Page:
Defeated Rafa Nadal is keeping the faith
Rafael Nadal insists slipping to a first-round Aegon Championships defeat at the hands of world number 79 Alex Dolgopolov will not dent his Wimbledon preparations.
On his first Queen's Club outing in four years, Nadal was unable to pull off a win to delight his watching celebrity friends Jose Mourinho and Juan Carlos, the former king of Spain.
Dolgopolov's wily slice and top-spin tactics tied Nadal up in knots, the Ukrainian triumphing 3-6 7-6 (8-6) 6-4.
Nadal has already conceded that his poor form fully warranted him relinquishing his French Open title for the first time since 2009, but does not view his early Queen's exit as any problem.
"This week I lost an opportunity, but my thoughts are no different today from yesterday," said Nadal, who approached Queen's in good spirits after claiming his first title on grass in five years at the Mercedes Cup in Stuttgart.
"I am playing better than before and enjoying it more. I lost, I accept that but I'll keep going, and I hope to be ready to play well at Wimbledon.
"I am not happy I lost a match I had a chance to win, but that's it, that's tennis on grass."
Big Real Madrid fan Nadal admitted he was proud to have ex-Bernabeu boss Mourinho in his corner, but said it would not be appropriate to seek sporting advice from the current Chelsea manager.
Mourinho backed Nadal in his continued quest for top form, saying: "I'm Rafa's friend so I have to say I'm not happy with the match. But I'm happy with the Rafa I saw."
Nadal has not reached a Wimbledon quarter-final since 2011 when he finished runner-up at SW19, but still believes he can set that record straight this year after finally beating long-standing knee problems.
"It's good to have supporters in the crowd but that's not an inspiration, not an extra pressure," said Nadal. "I play my game. I try to do my best in every single match, not try to play better if someone is in the crowd.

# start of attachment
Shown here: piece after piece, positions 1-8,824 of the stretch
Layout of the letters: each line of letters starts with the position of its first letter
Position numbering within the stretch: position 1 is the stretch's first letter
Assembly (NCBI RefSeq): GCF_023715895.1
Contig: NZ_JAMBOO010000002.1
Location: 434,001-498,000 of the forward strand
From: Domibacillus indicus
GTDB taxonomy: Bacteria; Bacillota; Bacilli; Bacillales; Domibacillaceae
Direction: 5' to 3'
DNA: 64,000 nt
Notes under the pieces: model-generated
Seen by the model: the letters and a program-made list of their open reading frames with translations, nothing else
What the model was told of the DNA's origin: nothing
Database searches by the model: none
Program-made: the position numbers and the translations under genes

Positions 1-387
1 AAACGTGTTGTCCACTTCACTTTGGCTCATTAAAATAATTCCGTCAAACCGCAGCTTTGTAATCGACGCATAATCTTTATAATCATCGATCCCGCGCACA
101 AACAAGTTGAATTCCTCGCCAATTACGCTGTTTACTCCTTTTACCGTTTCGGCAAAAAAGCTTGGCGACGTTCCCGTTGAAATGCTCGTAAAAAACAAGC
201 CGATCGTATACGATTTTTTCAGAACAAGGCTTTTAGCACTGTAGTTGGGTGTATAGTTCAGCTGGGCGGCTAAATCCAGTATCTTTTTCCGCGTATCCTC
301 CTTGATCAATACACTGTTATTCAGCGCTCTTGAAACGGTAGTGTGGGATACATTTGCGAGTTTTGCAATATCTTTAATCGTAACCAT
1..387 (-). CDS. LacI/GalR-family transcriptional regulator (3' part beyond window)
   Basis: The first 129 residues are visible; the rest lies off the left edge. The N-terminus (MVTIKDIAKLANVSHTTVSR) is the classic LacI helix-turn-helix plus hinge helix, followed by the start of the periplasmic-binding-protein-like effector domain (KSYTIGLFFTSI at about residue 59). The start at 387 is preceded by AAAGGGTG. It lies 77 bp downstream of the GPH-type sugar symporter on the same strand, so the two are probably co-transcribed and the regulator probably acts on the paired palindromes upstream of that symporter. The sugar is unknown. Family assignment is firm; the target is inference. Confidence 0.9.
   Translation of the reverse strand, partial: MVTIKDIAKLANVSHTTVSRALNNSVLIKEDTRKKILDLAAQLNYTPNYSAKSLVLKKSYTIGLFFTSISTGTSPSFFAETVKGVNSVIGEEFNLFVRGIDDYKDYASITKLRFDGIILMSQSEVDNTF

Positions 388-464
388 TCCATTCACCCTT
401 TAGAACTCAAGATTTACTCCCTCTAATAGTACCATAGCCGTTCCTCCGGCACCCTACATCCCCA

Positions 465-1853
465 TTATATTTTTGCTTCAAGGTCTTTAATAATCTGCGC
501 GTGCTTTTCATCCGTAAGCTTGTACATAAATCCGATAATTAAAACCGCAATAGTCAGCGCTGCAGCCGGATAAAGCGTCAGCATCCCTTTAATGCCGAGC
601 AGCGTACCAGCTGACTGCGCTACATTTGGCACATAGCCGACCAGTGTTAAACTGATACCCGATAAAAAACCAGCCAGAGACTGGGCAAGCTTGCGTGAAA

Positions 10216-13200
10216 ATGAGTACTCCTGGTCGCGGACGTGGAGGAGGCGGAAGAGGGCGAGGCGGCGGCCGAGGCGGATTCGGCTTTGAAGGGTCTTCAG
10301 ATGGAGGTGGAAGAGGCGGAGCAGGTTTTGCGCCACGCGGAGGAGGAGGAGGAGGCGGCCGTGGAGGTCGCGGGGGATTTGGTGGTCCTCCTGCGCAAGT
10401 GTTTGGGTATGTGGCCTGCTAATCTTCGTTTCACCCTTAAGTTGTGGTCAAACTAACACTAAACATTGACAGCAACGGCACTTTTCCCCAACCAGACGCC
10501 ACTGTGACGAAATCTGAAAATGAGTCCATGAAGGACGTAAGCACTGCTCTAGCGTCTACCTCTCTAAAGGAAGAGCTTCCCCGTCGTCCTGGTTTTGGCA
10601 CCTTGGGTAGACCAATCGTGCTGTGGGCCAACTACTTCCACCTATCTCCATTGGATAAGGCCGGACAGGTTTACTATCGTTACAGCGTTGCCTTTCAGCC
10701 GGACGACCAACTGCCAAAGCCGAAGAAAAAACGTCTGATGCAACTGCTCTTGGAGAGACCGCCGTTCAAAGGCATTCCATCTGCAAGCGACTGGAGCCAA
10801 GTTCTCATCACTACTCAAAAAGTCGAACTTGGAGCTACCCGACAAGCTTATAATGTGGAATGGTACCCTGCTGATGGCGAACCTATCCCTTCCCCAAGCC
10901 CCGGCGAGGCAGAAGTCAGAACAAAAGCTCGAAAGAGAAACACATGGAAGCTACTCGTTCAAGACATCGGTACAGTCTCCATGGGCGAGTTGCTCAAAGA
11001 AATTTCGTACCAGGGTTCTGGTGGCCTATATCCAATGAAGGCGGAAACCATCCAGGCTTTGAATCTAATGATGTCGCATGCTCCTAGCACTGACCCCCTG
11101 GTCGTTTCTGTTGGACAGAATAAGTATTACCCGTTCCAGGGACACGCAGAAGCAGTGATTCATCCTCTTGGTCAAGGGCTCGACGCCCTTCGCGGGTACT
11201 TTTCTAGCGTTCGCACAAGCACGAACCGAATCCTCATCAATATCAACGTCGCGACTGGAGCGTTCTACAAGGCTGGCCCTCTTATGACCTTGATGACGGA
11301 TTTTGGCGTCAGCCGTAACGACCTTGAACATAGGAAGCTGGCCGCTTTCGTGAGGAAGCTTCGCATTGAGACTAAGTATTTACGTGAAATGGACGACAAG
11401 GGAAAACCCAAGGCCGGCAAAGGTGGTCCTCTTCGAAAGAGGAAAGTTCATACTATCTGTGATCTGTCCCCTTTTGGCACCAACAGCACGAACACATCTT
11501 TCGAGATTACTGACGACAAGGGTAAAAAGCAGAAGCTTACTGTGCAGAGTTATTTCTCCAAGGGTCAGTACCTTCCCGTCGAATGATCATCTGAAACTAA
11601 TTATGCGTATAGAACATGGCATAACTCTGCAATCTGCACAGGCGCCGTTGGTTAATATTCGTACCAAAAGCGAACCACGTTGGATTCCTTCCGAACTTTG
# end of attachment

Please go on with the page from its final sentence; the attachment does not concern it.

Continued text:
"Jose is a football manager, he's one of the best in the world. And I have my team (of coaches).
"I would never give him advice on football and he will probably not be giving me any advice on tennis."
Nick Kyrgios, meanwhile, vowed he would not "think about tennis for a week" after finding it "difficult to engage" in his straight-sets defeat to Stan Wawrinka at the Aegon Championships.
Kyrgios complained he battled illness and mental demons during his 6-3 6-4 first-round loss at the hands of the reigning French Open champion.
A nonplussed Wawrinka claimed no knowledge of Kyrgios' problems, hinting the 20-year-old had indulged in a spot of kidology ahead of Wimbledon.
On hearing Kyrgios was under the weather, Wawrinka replied: "He's saying a lot of things every day. I'm sure he's not going to switch off (ahead of Wimbledon)."
A dejected Kyrgios said: "I just wasn't able to settle. He hasn't had much time on grass but obviously his confidence is high after winning the French Open. He's hitting the ball massive and pretty sweet.
"I almost found it difficult to get myself engaged, I didn't want to be there. I've been having enough time on court and practising okay, but I found it tough. I don't usually cough just because I can, but I'm obviously not feeling great.
"I've been sick for the last week. I'm probably going to stay in my house for a couple of days, sleep, play computer games, chill out. I'll turn off the tennis channels and delete my ATP app on my phone. I won't think about tennis for a week or so."
When asked if his defeat came about due to illness, mentality or a combination, Kyrgios responded: "I think it's a bit of both. I've been battling mentally, so I think it's a bit of both."
Wawrinka, lucky plaid French Open shorts and all, was composure personified in breezing past Kyrgios, picking up where he left off in Roland Garros with little issue.
The 30-year-old Swiss will now face Kevin Anderson in the second round at Queen's.